On November 11th a press release of the interim analysis of the Sputnik V vaccine against covid-19 phase III clinical trials in the Russian Federation demonstrated 92% efficacy. (Source: Sputnik V Vaccine webpage). Sputnik V vaccine contains two different adenoviral vectors (recombinant Ad26 [rAd26] and recombinant Ad5 [rAd5]), both carrying the gene for SARS-CoV-2 spike glycoprotein (rAd26-S and rAd5-S).
Interim analysis was performed 21 days after individuals received the 1st vaccine in a double-blind, randomized, placebo-controlled phase III trial. Though these results are exciting given the short period within which the vaccine has developed, results must be taken with caution as this an interim analysis after a short follow-up period and results have not been published in a peer-reviewed journal.
What safety and immunogenicity data is available for the Sputnik V vaccine? Researchers published their results of the phase I/II vaccine trial in the Lancet (Logunov et al., 2020) on the 4th of September 2020.
“Two open, phase 1/2 non-randomised trials of two formulations of the vaccine (frozen and lyophilised) were tested on healthy adults. In phase 1 of each study, we administered intramuscularly on day 0 either one dose of rAd26-S or one dose of rAd5-S and assessed the safety of the two components for 28 days. In phase 2 of the study, which began no earlier than 5 days after phase 1 vaccination, we administered intramuscularly a prime-boost vaccination, with rAd26-S given on day 0 and rAd5-S on day 21.” Source: Logunov et al.,2020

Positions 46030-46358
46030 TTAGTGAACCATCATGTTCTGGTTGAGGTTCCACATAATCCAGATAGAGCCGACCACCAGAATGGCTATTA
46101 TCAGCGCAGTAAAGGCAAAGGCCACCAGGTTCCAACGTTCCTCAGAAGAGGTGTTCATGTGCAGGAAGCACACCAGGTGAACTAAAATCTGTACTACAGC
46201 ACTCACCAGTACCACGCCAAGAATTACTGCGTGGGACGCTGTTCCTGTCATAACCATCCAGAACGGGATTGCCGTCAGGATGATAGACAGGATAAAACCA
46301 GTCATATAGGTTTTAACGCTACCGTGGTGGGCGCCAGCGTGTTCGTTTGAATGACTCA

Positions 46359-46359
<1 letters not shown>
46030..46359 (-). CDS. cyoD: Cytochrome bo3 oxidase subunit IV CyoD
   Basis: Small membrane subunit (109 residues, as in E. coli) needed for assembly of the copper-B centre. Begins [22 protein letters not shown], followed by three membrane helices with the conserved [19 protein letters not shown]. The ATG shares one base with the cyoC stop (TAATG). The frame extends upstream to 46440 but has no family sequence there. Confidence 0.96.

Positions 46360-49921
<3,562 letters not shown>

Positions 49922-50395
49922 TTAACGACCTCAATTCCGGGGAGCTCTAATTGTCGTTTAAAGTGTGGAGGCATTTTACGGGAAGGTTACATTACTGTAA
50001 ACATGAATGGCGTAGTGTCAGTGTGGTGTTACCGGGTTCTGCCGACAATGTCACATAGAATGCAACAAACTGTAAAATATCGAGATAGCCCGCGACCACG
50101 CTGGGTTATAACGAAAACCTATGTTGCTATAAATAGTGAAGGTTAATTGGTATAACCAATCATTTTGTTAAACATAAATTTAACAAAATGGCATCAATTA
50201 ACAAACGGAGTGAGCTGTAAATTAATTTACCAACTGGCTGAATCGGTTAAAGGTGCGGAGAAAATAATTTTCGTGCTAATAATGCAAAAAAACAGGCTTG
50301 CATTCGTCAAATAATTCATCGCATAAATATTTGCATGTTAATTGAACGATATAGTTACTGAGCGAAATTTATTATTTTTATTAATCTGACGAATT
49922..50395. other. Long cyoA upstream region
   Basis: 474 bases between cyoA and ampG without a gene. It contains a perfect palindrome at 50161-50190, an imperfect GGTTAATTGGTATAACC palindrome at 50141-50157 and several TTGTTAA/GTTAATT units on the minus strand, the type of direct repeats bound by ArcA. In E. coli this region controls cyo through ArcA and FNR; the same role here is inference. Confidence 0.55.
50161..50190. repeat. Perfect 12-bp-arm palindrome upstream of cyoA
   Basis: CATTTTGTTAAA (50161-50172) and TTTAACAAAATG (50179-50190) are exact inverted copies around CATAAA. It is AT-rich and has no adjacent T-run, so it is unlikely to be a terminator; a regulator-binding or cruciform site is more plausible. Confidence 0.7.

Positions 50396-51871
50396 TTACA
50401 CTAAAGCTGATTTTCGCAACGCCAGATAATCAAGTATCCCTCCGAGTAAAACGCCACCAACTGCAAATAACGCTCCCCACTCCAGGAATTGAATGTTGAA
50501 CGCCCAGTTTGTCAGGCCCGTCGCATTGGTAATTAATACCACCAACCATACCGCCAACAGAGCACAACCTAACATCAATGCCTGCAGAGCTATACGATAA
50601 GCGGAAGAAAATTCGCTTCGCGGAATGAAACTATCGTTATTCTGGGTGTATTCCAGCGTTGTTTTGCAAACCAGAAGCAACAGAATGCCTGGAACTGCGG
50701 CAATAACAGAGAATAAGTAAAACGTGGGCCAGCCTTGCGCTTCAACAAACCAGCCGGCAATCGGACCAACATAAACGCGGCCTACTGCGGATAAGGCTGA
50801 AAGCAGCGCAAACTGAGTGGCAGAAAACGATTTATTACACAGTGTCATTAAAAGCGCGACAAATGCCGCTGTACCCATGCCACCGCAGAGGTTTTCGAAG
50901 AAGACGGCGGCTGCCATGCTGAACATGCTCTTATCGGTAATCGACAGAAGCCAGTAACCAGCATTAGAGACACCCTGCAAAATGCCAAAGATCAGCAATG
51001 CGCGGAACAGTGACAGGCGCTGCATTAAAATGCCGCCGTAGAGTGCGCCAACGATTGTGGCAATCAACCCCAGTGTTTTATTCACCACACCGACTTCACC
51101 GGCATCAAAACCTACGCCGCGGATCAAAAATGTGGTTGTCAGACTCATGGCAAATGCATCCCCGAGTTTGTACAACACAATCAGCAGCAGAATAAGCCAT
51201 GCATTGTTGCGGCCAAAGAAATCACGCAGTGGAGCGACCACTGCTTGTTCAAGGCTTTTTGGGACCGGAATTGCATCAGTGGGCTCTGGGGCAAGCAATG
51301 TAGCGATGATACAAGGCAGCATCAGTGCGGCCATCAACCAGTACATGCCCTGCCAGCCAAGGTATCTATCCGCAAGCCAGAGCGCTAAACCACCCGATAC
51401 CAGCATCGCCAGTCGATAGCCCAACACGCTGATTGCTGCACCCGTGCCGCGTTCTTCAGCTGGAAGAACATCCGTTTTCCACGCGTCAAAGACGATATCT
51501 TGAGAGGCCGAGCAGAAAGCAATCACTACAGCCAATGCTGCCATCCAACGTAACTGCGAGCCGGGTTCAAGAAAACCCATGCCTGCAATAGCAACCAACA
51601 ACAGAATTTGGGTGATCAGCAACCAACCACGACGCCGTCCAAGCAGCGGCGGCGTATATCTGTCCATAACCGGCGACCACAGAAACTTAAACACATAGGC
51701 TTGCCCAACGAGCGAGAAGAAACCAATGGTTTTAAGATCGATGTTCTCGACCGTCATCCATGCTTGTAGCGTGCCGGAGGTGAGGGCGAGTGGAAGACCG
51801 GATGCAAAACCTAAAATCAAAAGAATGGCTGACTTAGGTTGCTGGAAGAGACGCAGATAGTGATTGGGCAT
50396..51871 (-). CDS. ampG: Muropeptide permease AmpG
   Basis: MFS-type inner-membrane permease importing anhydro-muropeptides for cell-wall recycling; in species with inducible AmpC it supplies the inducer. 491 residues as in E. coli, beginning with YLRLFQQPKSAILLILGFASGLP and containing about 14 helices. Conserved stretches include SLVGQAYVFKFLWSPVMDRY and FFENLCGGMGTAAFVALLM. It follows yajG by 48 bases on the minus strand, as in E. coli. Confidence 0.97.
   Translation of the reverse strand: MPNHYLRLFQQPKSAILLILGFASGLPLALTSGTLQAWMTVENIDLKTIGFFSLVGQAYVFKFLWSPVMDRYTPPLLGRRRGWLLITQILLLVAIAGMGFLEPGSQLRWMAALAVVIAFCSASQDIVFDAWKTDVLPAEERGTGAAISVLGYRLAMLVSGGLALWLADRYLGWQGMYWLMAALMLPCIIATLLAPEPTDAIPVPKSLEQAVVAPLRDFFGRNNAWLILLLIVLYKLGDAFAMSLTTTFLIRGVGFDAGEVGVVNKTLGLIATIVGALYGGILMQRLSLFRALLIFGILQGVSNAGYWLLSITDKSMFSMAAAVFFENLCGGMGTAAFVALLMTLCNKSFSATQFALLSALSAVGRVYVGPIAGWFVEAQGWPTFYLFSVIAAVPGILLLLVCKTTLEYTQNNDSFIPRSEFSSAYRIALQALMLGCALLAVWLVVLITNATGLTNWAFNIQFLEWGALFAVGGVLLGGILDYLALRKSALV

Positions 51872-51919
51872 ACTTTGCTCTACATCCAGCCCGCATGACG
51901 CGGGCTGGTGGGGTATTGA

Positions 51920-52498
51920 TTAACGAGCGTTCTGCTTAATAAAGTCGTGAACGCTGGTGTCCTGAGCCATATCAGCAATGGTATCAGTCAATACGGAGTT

Overall the vaccine was safe, with “the most common systemic and local reactions pain at the injection site (44 [58%]), hyperthermia (38 [50%]), headache (32 [42%]), asthenia (21 [28%]), and muscle and joint pain (18 [24%])”. Immunogenicity results from the phase 1 study showed that a single dose of either rAd5-S and rAd26-S induced robust Ab and cellular immunity which was unaffected by vaccine formulation (frozen or lyophilised). Interestingly, researchers decided to test a rAd26-S prime followed by rAd5-S boost 21 days later and showed that this formation induced superior vaccine immunity compared with a single dose. However, despite reporting induction of robust cellular immunity, they presented cellular data as a fold increase of IFNg+ CD4 or CD8 T cells instead of concentration of frequencies of IFN-γ+ T cells and provided no reference point for responses in convalescent patients.
They did highlight that limitation of their study included a short follow-up period (max of 42 days) and small sample size. Despite this, illustration that a lyophilised vaccine works just as well as a frozen vaccine is good news for low resources regions.
Journal article: Logunov et al.,2020. Safety and immunogenicity of an rAd26 and rAd5 vector-based heterologous prime-boost COVID-19 vaccine in two formulations: two open, non-randomised phase 1/2 studies from Russia. Lancet.